Northern Illinois University (DeKalb, Illinois) offers a nationally regarded program at the graduate level for individuals who wish to join a rewarding career in teaching children who are blind or visually impaired. Teachers of students who are visually disabled generally travel from school to school working with the students on a one-to-one basis. The vast majority of students who are visually disabled attend their local schools with their sighted peers in the same classrooms as their sighted friends. The special education teachers who provide instruction for children who are blind or visually impaired work with their regular classroom teachers to insure that the youngsters receive the best and most appropriate education designed for them. There is an overwhelming need for these teachers. As a consequence, there are many job opportunities in all regions of the United States. Individuals who choose this career path can anticipate having no difficulty obtaining life-long employment with great job security! In addition to numerous job opportunities, good pay, and excellent job security, individuals who choose this career path experience a sense of fulfillment not commonly found in other careers. These teachers play a significant role in the lives of youngsters who are blind and their families.

Generous student financial assistance is available. They will pay all instate or out-of-state tuition, all fees, health insurance, and a stipend of $5,200 per calendar year for qualified individuals who wish to come to Northern Illinois University to enroll in the graduate program focusing on special education for children who are blind or visually impaired. For more information, go to the following web site to read about the program.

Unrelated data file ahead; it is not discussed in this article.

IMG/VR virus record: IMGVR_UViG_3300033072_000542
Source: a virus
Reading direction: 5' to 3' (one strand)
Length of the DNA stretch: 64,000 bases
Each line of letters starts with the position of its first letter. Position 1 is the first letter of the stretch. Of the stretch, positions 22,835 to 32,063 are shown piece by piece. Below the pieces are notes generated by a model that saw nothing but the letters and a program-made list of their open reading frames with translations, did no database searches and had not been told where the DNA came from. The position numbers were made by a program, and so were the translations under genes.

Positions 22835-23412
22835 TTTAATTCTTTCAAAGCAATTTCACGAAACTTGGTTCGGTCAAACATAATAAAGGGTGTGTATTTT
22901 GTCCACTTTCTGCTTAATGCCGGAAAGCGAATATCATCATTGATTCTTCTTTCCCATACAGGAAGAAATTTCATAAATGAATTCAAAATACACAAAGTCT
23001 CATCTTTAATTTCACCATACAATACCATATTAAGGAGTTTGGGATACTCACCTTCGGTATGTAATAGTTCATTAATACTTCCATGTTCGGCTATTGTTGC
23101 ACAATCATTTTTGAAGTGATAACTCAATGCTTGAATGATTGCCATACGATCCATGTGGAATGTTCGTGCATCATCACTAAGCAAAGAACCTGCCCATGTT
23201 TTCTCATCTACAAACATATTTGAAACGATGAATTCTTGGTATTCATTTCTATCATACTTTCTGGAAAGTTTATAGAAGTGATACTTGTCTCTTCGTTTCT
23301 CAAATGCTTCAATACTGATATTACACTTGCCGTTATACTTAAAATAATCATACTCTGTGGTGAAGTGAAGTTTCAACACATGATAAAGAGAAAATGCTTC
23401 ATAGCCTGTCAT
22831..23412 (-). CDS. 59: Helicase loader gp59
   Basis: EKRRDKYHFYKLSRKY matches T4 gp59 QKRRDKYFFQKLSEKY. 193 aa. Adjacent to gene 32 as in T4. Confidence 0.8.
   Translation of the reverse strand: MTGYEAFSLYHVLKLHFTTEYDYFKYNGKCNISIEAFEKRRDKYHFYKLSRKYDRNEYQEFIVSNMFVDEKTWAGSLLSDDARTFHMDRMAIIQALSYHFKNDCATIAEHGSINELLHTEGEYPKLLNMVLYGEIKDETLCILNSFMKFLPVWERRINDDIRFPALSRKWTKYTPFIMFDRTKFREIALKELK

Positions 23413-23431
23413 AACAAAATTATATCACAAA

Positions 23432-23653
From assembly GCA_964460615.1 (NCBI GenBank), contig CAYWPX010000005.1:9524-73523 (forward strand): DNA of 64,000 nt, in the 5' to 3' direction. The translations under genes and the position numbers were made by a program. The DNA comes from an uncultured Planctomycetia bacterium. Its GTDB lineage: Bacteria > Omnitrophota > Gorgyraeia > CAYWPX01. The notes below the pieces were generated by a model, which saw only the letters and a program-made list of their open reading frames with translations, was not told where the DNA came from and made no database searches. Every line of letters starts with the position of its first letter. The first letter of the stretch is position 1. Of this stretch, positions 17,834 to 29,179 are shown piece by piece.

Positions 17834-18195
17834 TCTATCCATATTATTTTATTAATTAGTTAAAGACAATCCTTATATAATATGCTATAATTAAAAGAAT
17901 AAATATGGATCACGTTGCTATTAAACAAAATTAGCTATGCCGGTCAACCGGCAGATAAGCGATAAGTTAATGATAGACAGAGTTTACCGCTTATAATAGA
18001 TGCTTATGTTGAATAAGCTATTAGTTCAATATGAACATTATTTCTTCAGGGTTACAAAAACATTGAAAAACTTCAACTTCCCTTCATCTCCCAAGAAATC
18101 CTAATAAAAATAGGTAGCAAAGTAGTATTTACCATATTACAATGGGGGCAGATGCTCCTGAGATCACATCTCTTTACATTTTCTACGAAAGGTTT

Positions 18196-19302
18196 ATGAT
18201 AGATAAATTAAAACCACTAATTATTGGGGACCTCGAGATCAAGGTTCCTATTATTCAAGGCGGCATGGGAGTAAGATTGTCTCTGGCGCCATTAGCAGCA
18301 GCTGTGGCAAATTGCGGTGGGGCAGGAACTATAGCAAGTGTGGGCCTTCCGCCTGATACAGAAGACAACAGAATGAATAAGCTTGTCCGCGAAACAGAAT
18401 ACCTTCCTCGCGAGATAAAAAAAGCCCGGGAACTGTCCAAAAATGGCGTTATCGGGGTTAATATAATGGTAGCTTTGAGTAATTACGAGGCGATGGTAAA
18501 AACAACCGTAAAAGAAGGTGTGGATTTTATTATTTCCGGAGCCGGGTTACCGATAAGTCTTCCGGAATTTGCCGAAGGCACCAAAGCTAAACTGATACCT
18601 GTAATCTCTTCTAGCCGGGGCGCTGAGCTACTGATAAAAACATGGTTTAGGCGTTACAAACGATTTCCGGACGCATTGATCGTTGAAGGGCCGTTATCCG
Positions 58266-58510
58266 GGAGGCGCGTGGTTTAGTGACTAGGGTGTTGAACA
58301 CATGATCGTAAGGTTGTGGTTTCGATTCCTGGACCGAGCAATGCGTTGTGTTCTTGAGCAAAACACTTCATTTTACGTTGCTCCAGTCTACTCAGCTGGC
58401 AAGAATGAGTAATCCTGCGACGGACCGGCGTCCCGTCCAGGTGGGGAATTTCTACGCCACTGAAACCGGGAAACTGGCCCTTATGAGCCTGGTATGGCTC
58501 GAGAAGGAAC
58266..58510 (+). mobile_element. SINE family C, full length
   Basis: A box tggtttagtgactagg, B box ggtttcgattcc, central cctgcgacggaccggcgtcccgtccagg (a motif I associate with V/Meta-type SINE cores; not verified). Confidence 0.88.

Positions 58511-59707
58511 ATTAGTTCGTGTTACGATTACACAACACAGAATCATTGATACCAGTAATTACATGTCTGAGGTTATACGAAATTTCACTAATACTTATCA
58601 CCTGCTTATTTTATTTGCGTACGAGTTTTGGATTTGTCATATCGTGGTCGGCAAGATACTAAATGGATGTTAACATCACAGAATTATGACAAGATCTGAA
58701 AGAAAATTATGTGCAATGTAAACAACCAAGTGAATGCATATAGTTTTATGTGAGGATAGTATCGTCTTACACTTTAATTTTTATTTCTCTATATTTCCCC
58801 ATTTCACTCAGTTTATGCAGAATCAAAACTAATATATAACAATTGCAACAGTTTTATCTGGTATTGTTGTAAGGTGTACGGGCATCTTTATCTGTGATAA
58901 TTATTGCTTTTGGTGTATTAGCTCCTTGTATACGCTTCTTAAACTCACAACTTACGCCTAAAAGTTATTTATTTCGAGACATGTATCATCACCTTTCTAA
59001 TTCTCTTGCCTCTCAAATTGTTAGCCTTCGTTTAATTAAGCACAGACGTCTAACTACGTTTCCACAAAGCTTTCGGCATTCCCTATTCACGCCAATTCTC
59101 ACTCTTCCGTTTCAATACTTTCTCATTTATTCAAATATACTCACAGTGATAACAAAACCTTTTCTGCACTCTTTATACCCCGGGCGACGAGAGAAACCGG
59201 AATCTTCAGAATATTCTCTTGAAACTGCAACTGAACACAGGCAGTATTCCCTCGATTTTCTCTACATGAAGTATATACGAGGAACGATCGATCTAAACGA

Also, go to the following Youtube links

Interested individuals can contact the project director, Gaylen Kapperman, at the following e-mail:
Or by calling 815-753-8453

Admissions requirements are as follows:
Online application with a fee of $40
GRE scores of 30%tile verbal and 30%tile quantitative ($160 fee)
Official transcripts of all previous academic work
GPA of 2.8
ACT score of 22 or successful completion of the Test of Academic Proficiency (TAP)
Three letters of recommendation
Personal statement
The link to the online application process for the Graduate School can be found on the page,

This is not an online program. All courses except for student teaching and the orientation and mobility internship are taken on campus in DeKalb, Illinois, the home of Northern Illinois University.

Depending on the credentials held by a program applicant, a master’s degree and eligibility for licensure for teaching children who are blind or visually impaired, or a master’s degree and eligibility for national certification as an orientation and mobility specialist, may be completed in 16 months. A master’s degree and completion of both programs (dual certification), resulting in eligibility for licensure as a teacher of students who are blind or visually impaired and eligibility for national certification as an orientation and mobility specialist, may be completed in 22 months; we encourage applicants to consider dual certification because this will result in increased employment opportunities post-graduation. Each of the 3 alternatives may require an additional  summer session if certain foundation courses have to be completed. The credentials of potential applicants can be reviewed to determine the length of the program of study.